Scope and Negation:
Typological Diversity Meets Computational Semantics

Instructor(s): Gerald Penn and Frank Richter

A linguistic account of sentential negation minimally comprises a syntactic component, a logical representation, and a notion of semantic inference. While linguists often postulate elaborate abstract representations, this community has not drawn an explicit connection to genuine semantical inference. Researchers in NLP, on the other hand, opt for shallower representations of semantic content that negation simply defies.

This course aims to advance our understanding of negation by reappraising recent developments in both camps. After a survey of various manifestations of negation (negative concord, NPI licensing, interaction with modals), we present a logic-based architecture to describe them. We introduce techniques for automated theorem proving and contrast the domains of inference relative to real-world knowledge and of inference relative to logical-form composition. We cover contributions to the Pascal RTE challenges as examples of how semantic processing is being combined with linguistic analysis, and discuss how inference can inform and guide logical-form composition.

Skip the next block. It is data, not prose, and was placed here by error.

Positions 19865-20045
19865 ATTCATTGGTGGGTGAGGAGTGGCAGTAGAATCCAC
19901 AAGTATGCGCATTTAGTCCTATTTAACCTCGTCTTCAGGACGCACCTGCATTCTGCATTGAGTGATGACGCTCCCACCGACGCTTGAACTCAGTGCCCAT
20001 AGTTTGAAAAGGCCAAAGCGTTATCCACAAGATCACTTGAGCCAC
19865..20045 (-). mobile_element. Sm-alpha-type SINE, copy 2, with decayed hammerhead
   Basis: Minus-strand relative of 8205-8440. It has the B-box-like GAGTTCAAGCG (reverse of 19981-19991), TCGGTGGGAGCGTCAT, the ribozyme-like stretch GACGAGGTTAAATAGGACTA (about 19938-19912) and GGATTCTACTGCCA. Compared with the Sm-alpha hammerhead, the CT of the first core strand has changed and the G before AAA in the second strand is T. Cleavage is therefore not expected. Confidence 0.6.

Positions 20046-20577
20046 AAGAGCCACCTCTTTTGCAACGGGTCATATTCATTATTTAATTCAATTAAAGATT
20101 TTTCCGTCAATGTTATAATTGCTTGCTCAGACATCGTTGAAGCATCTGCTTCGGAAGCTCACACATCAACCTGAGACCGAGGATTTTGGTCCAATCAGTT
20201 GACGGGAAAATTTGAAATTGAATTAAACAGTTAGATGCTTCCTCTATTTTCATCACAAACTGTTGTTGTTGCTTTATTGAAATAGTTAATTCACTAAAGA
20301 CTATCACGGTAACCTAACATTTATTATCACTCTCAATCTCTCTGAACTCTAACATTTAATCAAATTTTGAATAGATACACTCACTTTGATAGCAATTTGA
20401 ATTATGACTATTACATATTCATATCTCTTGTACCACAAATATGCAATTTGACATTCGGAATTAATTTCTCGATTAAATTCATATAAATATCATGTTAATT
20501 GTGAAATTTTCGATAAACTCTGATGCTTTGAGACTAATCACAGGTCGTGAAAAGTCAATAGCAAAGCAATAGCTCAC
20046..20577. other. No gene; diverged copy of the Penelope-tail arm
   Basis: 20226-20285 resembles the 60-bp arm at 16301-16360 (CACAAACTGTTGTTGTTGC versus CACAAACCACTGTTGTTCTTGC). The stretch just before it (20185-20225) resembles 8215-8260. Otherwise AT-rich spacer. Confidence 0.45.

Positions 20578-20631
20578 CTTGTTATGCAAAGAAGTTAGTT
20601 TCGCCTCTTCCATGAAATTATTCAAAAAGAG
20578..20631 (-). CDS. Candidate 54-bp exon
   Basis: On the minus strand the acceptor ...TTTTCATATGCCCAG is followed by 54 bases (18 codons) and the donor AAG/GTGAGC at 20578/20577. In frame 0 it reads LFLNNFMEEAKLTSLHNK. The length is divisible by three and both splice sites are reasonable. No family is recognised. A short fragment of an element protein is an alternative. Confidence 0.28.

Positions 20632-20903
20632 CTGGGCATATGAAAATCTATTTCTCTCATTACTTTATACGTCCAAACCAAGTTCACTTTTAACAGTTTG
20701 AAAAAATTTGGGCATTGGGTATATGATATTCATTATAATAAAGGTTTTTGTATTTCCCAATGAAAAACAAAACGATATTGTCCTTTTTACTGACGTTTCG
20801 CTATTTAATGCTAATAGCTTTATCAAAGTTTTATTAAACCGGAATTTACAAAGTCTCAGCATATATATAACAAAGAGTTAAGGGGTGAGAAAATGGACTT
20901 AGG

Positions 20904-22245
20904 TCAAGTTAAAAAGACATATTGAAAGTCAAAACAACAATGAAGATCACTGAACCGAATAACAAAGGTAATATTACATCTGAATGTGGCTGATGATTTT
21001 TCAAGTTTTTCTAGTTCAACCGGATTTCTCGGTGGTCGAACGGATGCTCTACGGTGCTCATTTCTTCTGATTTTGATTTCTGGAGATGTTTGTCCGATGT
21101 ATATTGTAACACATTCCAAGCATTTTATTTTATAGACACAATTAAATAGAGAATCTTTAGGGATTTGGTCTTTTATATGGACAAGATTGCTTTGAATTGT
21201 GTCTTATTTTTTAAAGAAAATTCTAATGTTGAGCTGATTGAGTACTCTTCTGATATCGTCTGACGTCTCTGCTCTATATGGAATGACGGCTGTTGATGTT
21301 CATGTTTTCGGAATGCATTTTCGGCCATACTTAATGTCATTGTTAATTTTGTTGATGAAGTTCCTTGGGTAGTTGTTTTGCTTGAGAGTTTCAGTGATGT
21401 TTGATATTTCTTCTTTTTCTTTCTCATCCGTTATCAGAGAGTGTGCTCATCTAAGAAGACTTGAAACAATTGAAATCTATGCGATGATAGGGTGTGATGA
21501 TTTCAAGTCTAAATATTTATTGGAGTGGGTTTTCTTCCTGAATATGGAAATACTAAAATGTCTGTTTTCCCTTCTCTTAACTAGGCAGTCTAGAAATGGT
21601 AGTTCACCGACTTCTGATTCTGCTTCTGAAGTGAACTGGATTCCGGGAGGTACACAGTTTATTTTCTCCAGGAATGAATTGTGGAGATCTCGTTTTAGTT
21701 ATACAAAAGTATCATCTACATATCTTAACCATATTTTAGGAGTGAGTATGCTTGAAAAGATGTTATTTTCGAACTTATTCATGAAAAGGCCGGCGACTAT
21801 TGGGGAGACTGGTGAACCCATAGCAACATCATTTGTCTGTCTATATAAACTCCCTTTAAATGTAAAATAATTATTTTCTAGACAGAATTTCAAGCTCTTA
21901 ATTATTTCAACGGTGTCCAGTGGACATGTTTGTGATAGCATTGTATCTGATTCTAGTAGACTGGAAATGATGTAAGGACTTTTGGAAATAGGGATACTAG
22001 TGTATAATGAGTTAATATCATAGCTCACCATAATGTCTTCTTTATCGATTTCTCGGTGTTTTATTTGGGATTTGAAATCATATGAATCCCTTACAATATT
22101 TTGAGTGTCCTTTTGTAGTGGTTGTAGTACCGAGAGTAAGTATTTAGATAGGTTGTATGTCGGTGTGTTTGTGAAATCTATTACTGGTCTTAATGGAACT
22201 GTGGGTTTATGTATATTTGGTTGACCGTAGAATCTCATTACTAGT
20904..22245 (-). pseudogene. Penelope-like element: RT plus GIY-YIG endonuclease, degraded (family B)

A basic familiarity with semantics, logic and syntactic theory. No particular familiarity with theorem proving, natural language processing or current theories of scope and negation required.

Course ID:

Mon & Thu 10:30-12:15

Classroom: ECCE 152

Areas of Linguistics:
Computational Linguistics
Semantics, Pragmatics and Discourse